Tiffany Lawson, 31, was holding her 18-month-old son in her arms during an argument with the child’s father, Kevin Ford Jr., when she suddenly ran to an upstairs window in her Cleveland home and called to a neighbor for help.
Lawson then tossed her son out the window to the neighbor standing outside before being chased down by Ford, sprayed with lighter fluid, and set on fire.
Lawson tore her burning clothes off and jumped out the window to escape her boyfriend’s fury. She had first-degree burns on her right hand and leg, and suffered a broken right elbow and arm in the fall.
The toddler was not hurt.
Ford fled the scene, but was later arrested and is in police custody.
This woman’s quick thinking and protective instinct likely saved her son, and herself, from permanent injury or death.
Hopefully, she will use those smarts to buck the statistic that says domestic violence victims generally forgive the crime and reunite with the perpetrator.
Alarming domestic violence statistics:
- Every nine seconds in the U.S. a woman is assaulted or beaten.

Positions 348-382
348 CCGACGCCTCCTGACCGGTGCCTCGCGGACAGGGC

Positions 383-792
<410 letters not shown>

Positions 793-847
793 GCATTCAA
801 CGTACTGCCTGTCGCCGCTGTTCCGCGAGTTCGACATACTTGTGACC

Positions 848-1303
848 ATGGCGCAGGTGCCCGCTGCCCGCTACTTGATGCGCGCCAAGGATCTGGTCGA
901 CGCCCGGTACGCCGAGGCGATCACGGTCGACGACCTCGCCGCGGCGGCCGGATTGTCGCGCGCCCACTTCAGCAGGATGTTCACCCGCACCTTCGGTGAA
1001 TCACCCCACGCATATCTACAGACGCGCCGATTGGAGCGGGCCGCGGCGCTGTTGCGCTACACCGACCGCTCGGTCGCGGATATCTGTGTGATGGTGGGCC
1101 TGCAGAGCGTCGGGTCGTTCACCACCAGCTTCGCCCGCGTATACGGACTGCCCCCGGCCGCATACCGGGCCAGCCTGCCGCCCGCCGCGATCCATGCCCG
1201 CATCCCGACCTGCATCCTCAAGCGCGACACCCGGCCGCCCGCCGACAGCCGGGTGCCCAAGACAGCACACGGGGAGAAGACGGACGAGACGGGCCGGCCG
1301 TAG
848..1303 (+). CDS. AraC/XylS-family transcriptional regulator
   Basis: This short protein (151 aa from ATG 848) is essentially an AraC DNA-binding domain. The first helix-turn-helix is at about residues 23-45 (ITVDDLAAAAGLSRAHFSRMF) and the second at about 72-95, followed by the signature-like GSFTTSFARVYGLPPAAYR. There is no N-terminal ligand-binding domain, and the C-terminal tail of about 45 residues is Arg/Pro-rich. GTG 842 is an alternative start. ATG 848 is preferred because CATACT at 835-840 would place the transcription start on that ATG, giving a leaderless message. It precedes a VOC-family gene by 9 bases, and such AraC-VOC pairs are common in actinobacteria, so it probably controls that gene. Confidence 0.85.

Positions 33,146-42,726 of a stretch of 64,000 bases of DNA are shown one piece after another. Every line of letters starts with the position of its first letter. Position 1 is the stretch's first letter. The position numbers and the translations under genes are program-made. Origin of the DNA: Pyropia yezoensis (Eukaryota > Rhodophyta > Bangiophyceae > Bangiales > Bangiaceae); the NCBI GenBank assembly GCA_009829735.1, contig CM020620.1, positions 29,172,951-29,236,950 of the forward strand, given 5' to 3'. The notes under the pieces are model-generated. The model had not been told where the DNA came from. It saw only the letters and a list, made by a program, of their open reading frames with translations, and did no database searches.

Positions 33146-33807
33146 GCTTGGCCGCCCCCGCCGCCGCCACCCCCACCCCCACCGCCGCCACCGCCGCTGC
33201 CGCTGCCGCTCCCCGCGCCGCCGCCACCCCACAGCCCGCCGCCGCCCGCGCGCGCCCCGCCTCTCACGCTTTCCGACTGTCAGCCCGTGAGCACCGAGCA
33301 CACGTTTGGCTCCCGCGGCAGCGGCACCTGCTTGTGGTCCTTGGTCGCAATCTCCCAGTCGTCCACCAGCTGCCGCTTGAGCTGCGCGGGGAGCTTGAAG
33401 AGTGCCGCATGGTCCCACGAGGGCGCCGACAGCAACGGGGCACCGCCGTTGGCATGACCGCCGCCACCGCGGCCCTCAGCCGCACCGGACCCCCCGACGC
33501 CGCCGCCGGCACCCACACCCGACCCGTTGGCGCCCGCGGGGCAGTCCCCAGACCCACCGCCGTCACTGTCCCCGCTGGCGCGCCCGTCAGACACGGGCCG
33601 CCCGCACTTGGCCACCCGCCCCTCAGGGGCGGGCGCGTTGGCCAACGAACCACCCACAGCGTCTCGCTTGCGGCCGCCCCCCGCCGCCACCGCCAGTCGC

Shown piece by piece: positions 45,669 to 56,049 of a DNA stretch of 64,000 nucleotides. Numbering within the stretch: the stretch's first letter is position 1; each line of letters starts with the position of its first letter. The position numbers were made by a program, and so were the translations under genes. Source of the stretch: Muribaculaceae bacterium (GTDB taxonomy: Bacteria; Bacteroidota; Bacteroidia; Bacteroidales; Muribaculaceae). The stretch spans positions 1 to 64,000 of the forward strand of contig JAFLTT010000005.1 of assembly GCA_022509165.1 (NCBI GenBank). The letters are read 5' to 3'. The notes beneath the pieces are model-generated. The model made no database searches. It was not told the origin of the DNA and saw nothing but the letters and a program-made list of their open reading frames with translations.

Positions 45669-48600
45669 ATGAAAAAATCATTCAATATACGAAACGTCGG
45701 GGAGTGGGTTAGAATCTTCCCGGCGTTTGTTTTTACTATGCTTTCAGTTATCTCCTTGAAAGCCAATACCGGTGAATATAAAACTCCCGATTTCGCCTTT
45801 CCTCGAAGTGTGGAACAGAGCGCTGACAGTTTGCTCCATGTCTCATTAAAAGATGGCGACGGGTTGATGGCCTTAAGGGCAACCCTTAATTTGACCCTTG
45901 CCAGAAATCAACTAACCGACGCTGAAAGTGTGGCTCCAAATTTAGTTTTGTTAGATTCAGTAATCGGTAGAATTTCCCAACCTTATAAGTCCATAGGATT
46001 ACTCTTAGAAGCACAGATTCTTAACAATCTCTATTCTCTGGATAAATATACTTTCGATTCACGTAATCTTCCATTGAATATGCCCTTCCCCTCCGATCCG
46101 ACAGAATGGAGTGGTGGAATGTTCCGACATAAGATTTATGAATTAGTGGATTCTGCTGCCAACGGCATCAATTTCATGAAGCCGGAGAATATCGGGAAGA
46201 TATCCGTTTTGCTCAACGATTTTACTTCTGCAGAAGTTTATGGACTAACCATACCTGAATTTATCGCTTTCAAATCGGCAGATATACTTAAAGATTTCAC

- Every day in the US, more than three women are murdered by their husbands or boyfriends.
- Around the world, at least 1 in 3 women has been beaten, coerced into sex or otherwise abused during her lifetime. Most often, the abuser is a member of her own family.
- Domestic violence is the leading cause of injury to women — more than car accidents, muggings, and rapes combined.
- Studies suggest that up to 10 million children witness some form of domestic violence annually.
- Nearly 1 in 5 teenage girls who have been in a relationship said a boyfriend threatened violence or self-harm if presented with a breakup.
- Ninety-two percent of women surveyed listed reducing domestic violence and sexual assault as their top concern.
- Domestic violence victims lose nearly eight million days of paid work per year in the U.S. alone — the equivalent of 32,000 full-time jobs.
- Based on reports from 10 countries, between 55 percent and 95 percent of women who had been physically abused by their partners had never contacted non-governmental organizations, shelters, or the police for help.
- The costs of intimate partner violence in the U.S. alone exceed $5.8 billion per year: $4.1 billion are for direct medical and health care services, while productivity losses account for nearly $1.8 billion.
- Men who as children witnessed their parents’ domestic violence were twice as likely to abuse their own wives than sons of nonviolent parents.
National Domestic Violence Hotline: 1−800−799−SAFE(7233)